(Above): During the second exhibition of the Young family’s robes and jades in 1981, Mary Young (center) poses next to these treasures with  Jon Kowalek (left of center), former Tacoma Art Museum director, and Pearlie Baskin (right of center). Photo courtesy of the Young family.

The Tacoma Art Museum (TAM) has come under recent scrutiny for deaccessioning— a standard disposal practice of museums —  a significant collection of Chinese jades and textiles donated by the late Colonel John C. Young and Mary Lee Young from San Francisco.  Two of the descendants of the Young family, Connie Young Yu of California; and Al Young of Shoreline, Wash., are engaged in a bitter dispute with TAM’s leadership, concerning the events that have led to the recent disposal of their parents’ legacy.

“Our vision is to be a national model for regional museums,” TAM director Stephanie Stebich stated. “We did the collection assessment in a thoughtful way. We have been perfectly transparent – ever since we had board approval last spring, we’ve done everything with due deliberation and without haste. We wanted to do the right thing and be gracious and transparent. We took our time and met with the family. Frankly, they’ve praised us for spending time with them and wished the auction would go well.”

In the spring of 2012, Stebich met with Connie and Al Young to brief the family on the museum’s intention to dispose of their parents’ collections, following assessment by third-party experts. Judy Sourakli, Henry Art Gallery curator of collections, was amongst those invited to review the collections in 2012. When asked to comment upon her involvement with TAM, the Henry provided this statement on behalf of Sourakli:

“In keeping with professional practice guidelines for art museums, Henry staff members do not provide statements as to the monetary value, authenticity or attribution of a work of art. The Henry does not comment upon items in other museums’ collections.”

“We asked Judy to offer her expertise. Her role was to help us understand how to make meaning out of these collections,” Stebich clarified. “She advised us on their history and meaning and it was quite clear that these were fragmentary and incomplete collections.”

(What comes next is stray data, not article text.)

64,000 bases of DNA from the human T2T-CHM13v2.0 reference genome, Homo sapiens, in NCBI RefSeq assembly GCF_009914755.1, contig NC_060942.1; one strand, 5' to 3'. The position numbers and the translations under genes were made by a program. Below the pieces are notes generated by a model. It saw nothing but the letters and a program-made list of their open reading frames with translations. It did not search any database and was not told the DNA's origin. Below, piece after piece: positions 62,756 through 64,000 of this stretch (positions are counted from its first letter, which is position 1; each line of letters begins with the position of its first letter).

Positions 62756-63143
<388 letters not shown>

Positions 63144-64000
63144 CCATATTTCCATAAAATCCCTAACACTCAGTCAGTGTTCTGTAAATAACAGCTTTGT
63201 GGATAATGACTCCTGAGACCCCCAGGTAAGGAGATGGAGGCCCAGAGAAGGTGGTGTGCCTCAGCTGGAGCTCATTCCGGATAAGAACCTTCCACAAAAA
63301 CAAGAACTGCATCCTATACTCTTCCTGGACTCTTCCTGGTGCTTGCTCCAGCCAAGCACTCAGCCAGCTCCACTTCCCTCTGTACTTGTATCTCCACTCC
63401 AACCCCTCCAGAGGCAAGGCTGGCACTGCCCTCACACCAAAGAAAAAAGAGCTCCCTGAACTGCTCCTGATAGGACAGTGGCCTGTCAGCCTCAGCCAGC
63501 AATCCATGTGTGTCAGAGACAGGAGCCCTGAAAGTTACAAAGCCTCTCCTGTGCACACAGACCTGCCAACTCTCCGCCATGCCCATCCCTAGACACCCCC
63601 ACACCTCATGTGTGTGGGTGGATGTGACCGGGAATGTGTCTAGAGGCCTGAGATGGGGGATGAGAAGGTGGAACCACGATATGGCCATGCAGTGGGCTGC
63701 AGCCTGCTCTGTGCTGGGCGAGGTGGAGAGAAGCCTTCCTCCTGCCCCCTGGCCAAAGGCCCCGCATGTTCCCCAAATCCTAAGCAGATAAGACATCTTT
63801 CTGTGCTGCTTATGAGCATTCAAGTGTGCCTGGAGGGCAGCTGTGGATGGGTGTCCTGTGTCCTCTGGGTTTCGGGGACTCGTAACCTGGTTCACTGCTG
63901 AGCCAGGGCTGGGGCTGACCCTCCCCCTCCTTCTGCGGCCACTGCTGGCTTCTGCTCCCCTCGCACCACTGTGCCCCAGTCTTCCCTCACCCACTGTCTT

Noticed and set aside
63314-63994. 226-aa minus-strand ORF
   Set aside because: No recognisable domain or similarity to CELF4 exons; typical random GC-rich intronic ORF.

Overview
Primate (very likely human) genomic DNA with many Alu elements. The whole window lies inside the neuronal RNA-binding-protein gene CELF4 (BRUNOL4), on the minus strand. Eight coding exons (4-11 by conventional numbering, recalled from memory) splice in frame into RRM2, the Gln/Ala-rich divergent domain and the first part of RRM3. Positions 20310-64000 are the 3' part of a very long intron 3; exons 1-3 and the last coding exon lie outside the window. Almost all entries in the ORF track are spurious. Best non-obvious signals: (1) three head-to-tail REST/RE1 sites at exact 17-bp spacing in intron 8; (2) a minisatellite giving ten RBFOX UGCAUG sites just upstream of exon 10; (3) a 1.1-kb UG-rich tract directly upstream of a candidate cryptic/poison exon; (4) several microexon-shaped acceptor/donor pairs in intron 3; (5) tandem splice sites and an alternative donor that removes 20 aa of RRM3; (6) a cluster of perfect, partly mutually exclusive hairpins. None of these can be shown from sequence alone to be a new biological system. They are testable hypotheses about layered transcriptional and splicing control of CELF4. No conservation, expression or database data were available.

In her meeting with the Youngs, Stebich claimed that she informed them that their parents’ collections, along with works from the Haley and Priem collections, would only bring in “70,000 to $100,000,” according to an estimate from Bonhams, a worldwide auctioneering firm. Al Young contended that the figures he was given were lower, in the range of “$30,000 to $70,000.”

Both Al and Connie Young have strong ties to museum and nonprofit boards; Al is a trustee of the Museum of History and Industry, while Connie serves on the board of the Hakone Foundation, a nonprofit established to steward and protect the oldest Asian estate and gardens in the Western Hemisphere. With a deep knowledge of stewardship, the Youngs discussed options with Stebich that included transfer of their parents’ collections to alternative repositories, including the Wing Luke Museum of the Asian Pacific American Experience or Stanford University.

Cassie Chinn, the Wing Luke’s deputy executive director, recalls having a brief conversation with Stebich: “We get a number of calls from people who have material or items in their collections related to Asia, asking if we are interested.”

But Chinn never received any written follow-up information, or an inventory, regarding the nature of the collection and its exhibition history or significance to its collectors.

“We wish we had more details,” Chinn said. “Museums generally have a high responsibility to ensure public trust to steward donations given to them and any deaccessioning process needs to go through a thorough, rigorous process; the Wing Luke would have had to go through our own process to consider the story, its fit with our collection, as well as recommend other institutions that might be a better fit.”

Stebich said she decided against contacting the Wing Luke concerning a transfer.

“When considering area museums, we know the Seattle Asian Art Museum and the Burke have strong holdings in these areas. It didn’t make sense to give to them, because they already have similar collections. The Wing is another institution in the area that could easily borrow from sister institutions.”

Dr. Xiaoneng Yang, Patrick J.J. Maveety Curator of Asian Art at Stanford’s Cantor Arts Center, told Connie Young Yu that he has never heard from TAM.

“We did try to reach the curator at Stanford,” commented Stebich.

Lisa Terry, TAM’s public relations and communications manager, confirmed that it was curator Margaret Bullock who had contacted Dr. Yang in January 2012, but never received a response.

At Stanford, the community continues to study and exhibit their collections, with Qing Dynasty garments from the Young family’s donation featured in a show that recently opened on Jan. 30, entitled “Border Crossings: From Imperial to Popular Life.”